It will be interesting to see what happens in and out of court as the case progresses.  In 2018's League of Women Voters case, perhaps the most recent political-firestorm case, the Court reinterpreted the Free and Equal Elections Clause of the Pennsylvania Constitution to recognize voters' constitutional protection against vote dilution in the form of extreme partisan gerrymandering, and, after giving political actors an opportunity to create new maps, ultimately appointed a special master and crafted its own.  To say that the Legislature did not take it well would be an understatement.  Although some of its members objections were less than intellectually robust — one legislator calling the majority activists claimed that it was middle-school civics that courts don't make law, which is true, but one hopes that our lawmakers have a more advanced understanding of how legisprudence works — they nevertheless led to efforts, including proposed impeachment articles, a proposal that would ironically have enacted judicial districts for the purpose of creating vote dilution, and budget cuts, ostensibly to either warn the Court to slow down, to stop it from going further, or, perhaps, just to exact revenge.  Cooler heads prevailed, and a constitutional crisis was avoided. 

It's difficult to see how the Legislature will react here.  Although the House of Representatives is under Democratic control at the moment, the margin is razor-thin and seems to be frequently interrupted as members take other offices and force special elections, and there are likely a fair number of Democrats who may balk at that suggestion that the government is constitutionally required to provide abortions, no matter how logical it may be on paper.  Indeed, as the case was percolating, efforts at advancing a ballot question on the point were ongoing.  Additionally, all three of the Justice in the majority were elected in 2015, and must stand for retention next year.

That said, if they do, and if they are successful, it is difficult to see how the plurality expressions in this case do not prevail in the end.  Again, Justice Dougherty in his concurring and dissenting opinion was downright effusive.  And although Chief Justice Todd dissented on the basis of being bound by precedent, the majority won the day, and the Chief has something of a history of recognizing the importance of respecting doctrinal evolutions, even if not joining them in the first instance.  And although Justice Brobson's position is something of an unknown, Justice McCaffery while running for the Court last year emphasized his commitment to protecting abortion rights.  In other words, the writing may not be on the wall, but the path is certainly laid out.

Precedential Opinions

In Re: Senior Health Ins. Co. of PA, 71 MAP 2021 (Majority Opinion by Todd, C.J.) (rejecting claims by other states that the Insurance Commissioner's rehabilitation plan for an insolvent insurance company created a "policy of hostility" to their own insurance regulation statutes and therefore violated the Full Faith and Credit Clause of the United States Constitution)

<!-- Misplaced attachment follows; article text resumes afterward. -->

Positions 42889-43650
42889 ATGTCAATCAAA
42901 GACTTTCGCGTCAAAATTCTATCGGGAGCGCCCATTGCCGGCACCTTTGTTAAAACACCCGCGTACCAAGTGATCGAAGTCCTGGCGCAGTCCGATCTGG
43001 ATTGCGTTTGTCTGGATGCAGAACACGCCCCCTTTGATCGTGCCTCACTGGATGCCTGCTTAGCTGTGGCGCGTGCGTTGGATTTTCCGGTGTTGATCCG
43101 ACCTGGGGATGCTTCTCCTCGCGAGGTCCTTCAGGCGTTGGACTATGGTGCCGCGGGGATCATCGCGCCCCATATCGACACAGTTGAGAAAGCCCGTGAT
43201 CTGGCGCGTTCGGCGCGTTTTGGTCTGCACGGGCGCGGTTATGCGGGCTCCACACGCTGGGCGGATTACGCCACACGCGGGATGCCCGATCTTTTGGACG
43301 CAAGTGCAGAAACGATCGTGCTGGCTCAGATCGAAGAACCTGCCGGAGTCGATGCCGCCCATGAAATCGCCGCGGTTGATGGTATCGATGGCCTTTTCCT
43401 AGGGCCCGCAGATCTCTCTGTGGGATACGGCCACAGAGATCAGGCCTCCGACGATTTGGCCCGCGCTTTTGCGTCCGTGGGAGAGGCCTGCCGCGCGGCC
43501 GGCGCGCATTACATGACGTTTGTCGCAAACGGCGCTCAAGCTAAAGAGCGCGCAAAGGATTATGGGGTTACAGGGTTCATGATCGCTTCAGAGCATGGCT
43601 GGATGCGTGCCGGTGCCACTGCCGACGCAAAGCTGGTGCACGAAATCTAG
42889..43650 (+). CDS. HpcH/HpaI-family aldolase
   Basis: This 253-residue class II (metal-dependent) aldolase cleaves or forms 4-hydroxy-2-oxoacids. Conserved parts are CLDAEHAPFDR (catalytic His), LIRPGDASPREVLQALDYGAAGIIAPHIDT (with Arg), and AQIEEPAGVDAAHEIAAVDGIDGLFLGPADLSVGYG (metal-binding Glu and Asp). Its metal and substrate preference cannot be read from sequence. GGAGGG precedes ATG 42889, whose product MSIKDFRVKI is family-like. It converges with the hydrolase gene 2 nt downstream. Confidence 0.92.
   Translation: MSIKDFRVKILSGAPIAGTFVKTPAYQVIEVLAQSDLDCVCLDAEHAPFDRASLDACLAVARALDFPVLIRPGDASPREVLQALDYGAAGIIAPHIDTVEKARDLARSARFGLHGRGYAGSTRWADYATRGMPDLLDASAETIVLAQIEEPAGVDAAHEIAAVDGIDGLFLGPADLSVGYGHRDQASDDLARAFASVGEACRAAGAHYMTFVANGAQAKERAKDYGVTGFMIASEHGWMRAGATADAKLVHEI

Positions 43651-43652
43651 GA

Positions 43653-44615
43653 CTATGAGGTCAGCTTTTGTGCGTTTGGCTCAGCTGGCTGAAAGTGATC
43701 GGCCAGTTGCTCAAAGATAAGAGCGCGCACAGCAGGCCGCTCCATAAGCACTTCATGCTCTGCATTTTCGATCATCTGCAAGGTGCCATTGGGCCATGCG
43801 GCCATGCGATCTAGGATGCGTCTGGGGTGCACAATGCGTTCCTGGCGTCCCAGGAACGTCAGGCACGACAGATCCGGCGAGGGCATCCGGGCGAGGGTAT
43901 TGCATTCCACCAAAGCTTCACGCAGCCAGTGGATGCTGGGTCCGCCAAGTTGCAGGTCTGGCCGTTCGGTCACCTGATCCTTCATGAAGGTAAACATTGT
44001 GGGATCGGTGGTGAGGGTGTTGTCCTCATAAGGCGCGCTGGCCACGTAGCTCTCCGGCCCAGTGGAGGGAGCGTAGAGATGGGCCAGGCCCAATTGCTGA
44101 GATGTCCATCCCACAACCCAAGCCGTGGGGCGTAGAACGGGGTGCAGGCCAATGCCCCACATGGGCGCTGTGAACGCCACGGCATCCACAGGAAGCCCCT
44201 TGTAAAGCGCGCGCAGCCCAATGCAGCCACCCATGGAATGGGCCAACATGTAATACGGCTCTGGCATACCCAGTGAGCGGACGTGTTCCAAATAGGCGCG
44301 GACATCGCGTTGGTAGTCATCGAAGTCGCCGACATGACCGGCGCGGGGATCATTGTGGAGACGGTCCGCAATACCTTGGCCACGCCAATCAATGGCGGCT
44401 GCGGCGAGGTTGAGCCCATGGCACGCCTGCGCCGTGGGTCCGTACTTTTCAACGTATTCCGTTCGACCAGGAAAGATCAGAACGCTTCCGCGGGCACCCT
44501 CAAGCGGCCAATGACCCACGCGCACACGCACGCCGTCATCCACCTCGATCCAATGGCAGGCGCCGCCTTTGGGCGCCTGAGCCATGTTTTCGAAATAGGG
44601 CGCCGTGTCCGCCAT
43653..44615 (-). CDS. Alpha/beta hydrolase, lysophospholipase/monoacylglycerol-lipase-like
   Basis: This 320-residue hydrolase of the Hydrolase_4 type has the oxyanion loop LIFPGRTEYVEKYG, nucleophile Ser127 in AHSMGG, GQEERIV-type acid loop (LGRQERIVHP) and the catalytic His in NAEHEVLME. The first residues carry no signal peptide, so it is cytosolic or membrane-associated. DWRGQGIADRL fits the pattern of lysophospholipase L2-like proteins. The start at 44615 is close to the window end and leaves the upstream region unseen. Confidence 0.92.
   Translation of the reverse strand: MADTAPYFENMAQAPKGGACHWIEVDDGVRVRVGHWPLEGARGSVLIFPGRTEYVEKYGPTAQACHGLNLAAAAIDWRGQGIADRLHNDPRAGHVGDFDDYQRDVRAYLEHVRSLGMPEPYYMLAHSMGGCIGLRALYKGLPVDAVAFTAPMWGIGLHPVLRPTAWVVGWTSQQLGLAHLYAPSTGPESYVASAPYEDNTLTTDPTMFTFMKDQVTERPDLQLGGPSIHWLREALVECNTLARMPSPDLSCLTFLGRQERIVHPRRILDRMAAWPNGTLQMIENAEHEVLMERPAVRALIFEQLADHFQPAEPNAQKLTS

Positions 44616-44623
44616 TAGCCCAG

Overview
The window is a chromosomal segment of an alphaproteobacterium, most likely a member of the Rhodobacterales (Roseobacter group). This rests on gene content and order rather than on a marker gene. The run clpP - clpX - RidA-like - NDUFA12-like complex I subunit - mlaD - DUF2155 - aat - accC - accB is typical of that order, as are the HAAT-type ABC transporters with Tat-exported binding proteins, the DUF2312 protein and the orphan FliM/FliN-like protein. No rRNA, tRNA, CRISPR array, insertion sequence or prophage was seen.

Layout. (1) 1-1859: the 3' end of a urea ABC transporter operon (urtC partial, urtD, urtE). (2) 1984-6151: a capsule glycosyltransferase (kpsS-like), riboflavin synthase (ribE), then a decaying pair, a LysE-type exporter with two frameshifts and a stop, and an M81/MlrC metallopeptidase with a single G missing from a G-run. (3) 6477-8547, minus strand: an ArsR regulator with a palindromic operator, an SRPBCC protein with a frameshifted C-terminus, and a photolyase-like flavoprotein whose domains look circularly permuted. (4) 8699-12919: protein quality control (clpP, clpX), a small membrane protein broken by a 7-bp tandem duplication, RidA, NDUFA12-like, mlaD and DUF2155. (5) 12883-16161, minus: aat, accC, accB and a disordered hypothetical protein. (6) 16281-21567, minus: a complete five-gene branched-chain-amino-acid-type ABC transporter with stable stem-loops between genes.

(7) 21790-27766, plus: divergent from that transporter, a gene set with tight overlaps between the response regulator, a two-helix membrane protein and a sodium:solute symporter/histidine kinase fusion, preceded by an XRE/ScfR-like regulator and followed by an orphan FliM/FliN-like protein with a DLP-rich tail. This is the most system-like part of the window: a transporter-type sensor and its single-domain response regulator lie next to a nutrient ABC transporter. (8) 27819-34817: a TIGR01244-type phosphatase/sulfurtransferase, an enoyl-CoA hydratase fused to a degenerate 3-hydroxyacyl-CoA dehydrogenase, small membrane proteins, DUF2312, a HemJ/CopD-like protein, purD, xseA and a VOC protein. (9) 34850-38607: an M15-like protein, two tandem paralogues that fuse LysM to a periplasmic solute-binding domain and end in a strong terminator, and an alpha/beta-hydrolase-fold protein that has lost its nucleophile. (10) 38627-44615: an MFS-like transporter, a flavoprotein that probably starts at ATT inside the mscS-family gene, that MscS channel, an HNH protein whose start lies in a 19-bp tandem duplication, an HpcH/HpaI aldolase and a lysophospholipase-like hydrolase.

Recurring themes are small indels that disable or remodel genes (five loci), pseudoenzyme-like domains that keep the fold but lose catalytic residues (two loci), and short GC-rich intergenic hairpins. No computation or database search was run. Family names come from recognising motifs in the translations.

Allegheny Reprod. Health Ctr. v. PA DHS, 26 MAP 2021 (Majority Opinion by Donohue, J.) (overruling dismissal of challenge to Abortion Control Act's provisions withholding public funds from women on medical assistance seeking abortions)

B.C. v. C.P. & D.B., 8 WAP 2023 (Majority Opinion by Todd, C.J.) (holding periods of spousal separation do not per se undermine application of the presumption of paternity)

Commonwealth v. Taylor, 40 MAP 2022 (Majority Opinion by Todd, C.J.) (holding a trial court's consideration of a juvenile's exercise of the privilege against self-incrimination as a basis for trying his as an adult constitutes structural error)

Rush v. Erie Insurance Exchange, 77 MAP 2022 (Majority Opinion by Donohue, J.) (holding that an insurance policy's exclusion of injury for injury while using a regularly-used, non-covered vehicle from underinsured motorist benefits did not violate the Motor Vehicle Financial Responsibility Law)

Dept of Comm and Econ Dev v. City of Chester, 12 & 15 MAP 2023 (Majority Opinion by Wecht. J.) (rejecting several challenges to the authority of the Act 47-receiver of the City of Chester)

Allocatur Grants

Steets v. Celebration Fireworks, 302 MAL 2023 (granting review to consider the availability of specific-loss benefits under the Workers' Compensation Act).

Commonwealth v. Rondon, 407 MAL 2023 (granting review to consider the requirement of written consent to continue a surety on reinstated bail).

About the Author

Corrie Woods

Corrie is our primary litigator, and focuses his practice on appellate, criminal, and post-conviction cases. Corrie also authors the firm's blog, SCOPABlog, which is the only regularly updated blog providing comprehensive coverage of the Supreme Court of Pennsylvania's docket. Corrie became an a...